By Jabu Basopo, Visa’s general manager for Southern Africa
The impact of COVID-19 on our spending habits cannot be overemphasised. With the temporary shutting down of industries and businesses around the world, millions of people have been laid off, furloughed or are earning less. As a result, we’ve been forced to reconsider what we spend our money on. Out of financial necessity and due to government stipulations, we’re currently purchasing only the most essential of items.
But it’s not only what we buy that has shifted during this time, but also how we buy the items we need. In order to stay safe, we’re suddenly needing to rely on the technology at our disposal to complete our transactions and conduct our financial affairs. Technology that doesn’t require us to visit a bank, touch cash, or engage unnecessarily with merchants or customers. Technology that is seamless and secure, and considers both our physical and financial well-being.
Doing business in the COVID-19 era – and likely well beyond – is going to depend on payment solutions that are safe and convenient, and that cater to our constantly evolving situation and needs.
The rise and rise of contactless payments
In March this year, 31 million Americans tapped a Visa contactless card or digital wallet to make a payment. This was an increase of 6 million taps in the four short months since November 2019 and a 150% surge in contactless usage in the space of a year.
The United States is not alone in this. Digital payment options in sub-Saharan Africa have been on the rise for some time as markets leapfrog over older technologies in pursuit of advanced, mobile-focused solutions. In the time of COVID-19, this need has become even more critical as merchants and customers look for payment methods that allow them to socially distance.
When lockdowns first started to take effect around the world, grocery stores and pharmacies were often the only businesses that were allowed to remain open. Shops such as these, which already saw high contactless usage, watched this usage rise even higher. Limiting the interaction between cashiers and customers became a priority, as did reducing the need to touch point-of-sale devices.
In response to this massive surge in demand from consumers, merchants and governments, global payment provider Visa has increased the limit above which a verification method, such as a PIN, is required. This means that consumers can now make larger payments without having to touch the terminal. Some 25 countries across Central Europe, the Middle East and Africa are considering or have already started making use of this increased limit.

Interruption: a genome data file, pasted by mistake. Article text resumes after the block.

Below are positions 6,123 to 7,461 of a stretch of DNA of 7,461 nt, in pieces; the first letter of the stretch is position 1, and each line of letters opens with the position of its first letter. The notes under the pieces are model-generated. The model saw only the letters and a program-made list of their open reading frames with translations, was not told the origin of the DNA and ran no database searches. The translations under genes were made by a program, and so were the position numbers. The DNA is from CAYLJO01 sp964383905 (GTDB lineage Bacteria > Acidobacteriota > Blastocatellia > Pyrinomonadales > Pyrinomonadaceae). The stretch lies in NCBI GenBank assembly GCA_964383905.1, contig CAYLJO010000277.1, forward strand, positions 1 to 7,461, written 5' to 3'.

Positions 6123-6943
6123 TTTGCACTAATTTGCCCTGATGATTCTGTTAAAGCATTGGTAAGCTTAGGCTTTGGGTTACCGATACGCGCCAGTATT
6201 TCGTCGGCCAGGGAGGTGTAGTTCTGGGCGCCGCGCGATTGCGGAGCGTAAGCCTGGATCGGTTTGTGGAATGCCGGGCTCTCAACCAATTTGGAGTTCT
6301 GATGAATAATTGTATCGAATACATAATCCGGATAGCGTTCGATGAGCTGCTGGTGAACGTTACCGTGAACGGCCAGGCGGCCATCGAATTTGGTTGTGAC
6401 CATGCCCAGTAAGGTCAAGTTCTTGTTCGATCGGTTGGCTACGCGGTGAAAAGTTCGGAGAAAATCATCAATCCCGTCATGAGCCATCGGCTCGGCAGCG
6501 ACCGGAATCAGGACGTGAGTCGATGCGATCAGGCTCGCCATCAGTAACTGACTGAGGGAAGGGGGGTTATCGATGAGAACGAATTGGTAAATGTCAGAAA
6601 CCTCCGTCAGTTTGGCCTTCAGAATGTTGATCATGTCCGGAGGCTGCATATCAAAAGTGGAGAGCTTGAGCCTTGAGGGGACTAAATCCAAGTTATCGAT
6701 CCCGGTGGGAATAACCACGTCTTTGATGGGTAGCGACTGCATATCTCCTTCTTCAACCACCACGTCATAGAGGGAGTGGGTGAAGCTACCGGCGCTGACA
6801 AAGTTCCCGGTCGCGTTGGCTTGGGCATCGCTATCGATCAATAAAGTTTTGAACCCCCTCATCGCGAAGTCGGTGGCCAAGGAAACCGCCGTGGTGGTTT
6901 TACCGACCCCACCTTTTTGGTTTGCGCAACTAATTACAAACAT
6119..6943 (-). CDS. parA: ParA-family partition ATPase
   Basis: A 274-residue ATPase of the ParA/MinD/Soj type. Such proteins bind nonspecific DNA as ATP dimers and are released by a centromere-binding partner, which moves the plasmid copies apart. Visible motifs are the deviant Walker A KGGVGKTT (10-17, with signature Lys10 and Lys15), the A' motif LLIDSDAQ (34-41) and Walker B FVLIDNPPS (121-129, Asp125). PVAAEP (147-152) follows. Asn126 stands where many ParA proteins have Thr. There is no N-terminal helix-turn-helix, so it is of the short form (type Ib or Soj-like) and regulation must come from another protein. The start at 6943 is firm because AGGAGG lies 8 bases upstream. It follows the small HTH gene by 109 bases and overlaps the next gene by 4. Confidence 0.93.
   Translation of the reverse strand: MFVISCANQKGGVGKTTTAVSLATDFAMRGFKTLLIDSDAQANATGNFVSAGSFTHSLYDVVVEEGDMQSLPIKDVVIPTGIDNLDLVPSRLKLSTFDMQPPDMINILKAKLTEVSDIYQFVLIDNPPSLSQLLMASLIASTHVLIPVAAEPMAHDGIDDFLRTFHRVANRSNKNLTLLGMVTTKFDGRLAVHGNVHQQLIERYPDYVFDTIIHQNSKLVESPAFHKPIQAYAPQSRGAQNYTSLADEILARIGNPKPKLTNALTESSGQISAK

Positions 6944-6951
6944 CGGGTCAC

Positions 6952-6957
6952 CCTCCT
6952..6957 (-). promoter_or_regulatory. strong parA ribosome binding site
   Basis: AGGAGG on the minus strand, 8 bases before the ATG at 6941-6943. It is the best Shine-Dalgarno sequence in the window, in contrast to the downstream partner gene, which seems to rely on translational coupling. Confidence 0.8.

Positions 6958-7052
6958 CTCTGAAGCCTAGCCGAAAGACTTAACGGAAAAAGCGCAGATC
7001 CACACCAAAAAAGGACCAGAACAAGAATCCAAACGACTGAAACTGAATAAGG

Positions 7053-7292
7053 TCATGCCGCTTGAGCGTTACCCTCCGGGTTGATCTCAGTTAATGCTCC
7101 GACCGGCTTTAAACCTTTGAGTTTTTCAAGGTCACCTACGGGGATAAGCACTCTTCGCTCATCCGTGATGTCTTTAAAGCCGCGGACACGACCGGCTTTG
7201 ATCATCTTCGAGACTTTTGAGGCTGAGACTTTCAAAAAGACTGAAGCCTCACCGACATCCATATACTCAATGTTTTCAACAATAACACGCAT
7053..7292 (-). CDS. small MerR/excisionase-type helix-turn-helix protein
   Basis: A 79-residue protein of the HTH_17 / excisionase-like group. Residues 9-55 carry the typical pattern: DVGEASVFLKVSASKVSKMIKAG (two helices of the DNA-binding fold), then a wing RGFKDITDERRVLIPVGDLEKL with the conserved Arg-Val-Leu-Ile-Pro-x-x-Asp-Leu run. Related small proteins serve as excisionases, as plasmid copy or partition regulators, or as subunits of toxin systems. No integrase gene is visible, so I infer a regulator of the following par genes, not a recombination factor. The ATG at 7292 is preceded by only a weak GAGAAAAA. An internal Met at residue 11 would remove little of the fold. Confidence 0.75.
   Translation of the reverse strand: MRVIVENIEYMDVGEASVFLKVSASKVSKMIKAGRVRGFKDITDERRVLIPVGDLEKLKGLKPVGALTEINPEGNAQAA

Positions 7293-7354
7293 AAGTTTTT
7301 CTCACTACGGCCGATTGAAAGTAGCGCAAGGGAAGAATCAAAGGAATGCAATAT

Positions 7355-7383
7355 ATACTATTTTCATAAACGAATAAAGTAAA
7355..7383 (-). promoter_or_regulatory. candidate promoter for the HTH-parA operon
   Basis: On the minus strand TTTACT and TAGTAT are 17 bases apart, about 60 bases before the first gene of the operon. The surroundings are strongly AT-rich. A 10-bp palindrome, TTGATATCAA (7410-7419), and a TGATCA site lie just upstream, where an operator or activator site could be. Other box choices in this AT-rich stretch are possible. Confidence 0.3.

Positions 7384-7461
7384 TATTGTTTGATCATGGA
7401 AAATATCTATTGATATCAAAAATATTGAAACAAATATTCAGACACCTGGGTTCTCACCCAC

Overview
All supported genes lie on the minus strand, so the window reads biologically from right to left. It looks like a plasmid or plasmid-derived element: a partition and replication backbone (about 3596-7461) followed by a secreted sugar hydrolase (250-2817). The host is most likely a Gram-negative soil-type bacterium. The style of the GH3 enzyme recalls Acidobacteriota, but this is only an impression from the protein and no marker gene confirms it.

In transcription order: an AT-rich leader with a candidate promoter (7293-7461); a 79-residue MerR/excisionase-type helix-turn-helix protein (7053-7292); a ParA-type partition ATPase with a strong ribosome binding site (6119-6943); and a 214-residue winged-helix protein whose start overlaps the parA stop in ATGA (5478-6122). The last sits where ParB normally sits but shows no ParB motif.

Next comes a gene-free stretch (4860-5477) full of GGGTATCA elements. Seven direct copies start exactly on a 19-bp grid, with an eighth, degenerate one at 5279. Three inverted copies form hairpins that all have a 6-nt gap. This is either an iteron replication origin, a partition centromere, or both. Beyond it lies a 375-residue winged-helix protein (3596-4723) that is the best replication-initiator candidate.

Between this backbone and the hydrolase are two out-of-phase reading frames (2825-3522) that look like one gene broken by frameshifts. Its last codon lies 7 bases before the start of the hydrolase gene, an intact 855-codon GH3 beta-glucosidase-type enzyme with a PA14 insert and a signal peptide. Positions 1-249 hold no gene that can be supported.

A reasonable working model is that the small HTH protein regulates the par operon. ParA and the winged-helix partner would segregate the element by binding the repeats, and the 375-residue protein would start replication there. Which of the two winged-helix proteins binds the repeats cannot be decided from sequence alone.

How businesses are adapting
The easing of lockdowns has allowed a greater number of businesses to operate, but many have to work remotely or, where products are sold, on a delivery-only basis. This has inevitably favoured businesses that already have online purchasing options in place, and whose e-commerce processes are easy and efficient. In a market like sub-Saharan Africa, which is driven by mobile technology, mobile-friendly solutions are also coming out tops.
Businesses that don’t cater for digital payments are being forced to upgrade their processes fast or risk falling behind. Those who make use of this opportunity to integrate frictionless digital payment solutions such as those provided by Visa are likely to succeed despite the complex economic climate. Those that use this time to innovate by adopting cloud-based infrastructure, automating processes and actively analysing data, even more so.
We’re a long way from knowing how the economic impact of COVID-19 is going to play out in the long term. But even at this early stage, it’s clear that its contactless payments and streamlined e-commerce solutions are only going to become increasingly important for customers and businesses alike. We need payment options that allow businesses and industries to regain their foothold in local and global economic markets so that individuals can win back their financial independence in turn. And we need to do this while considering the limitations on physical contact and movement that are likely to be the status quo for some time. Safe, convenient and advanced digital payment solutions are the answer.
Jabu Basopo is the Visa’s general manager for Southern and East Africa. Visa is a global payments technology company that works with consumers, businesses, banks and governments in more than 200 countries and territories worldwide.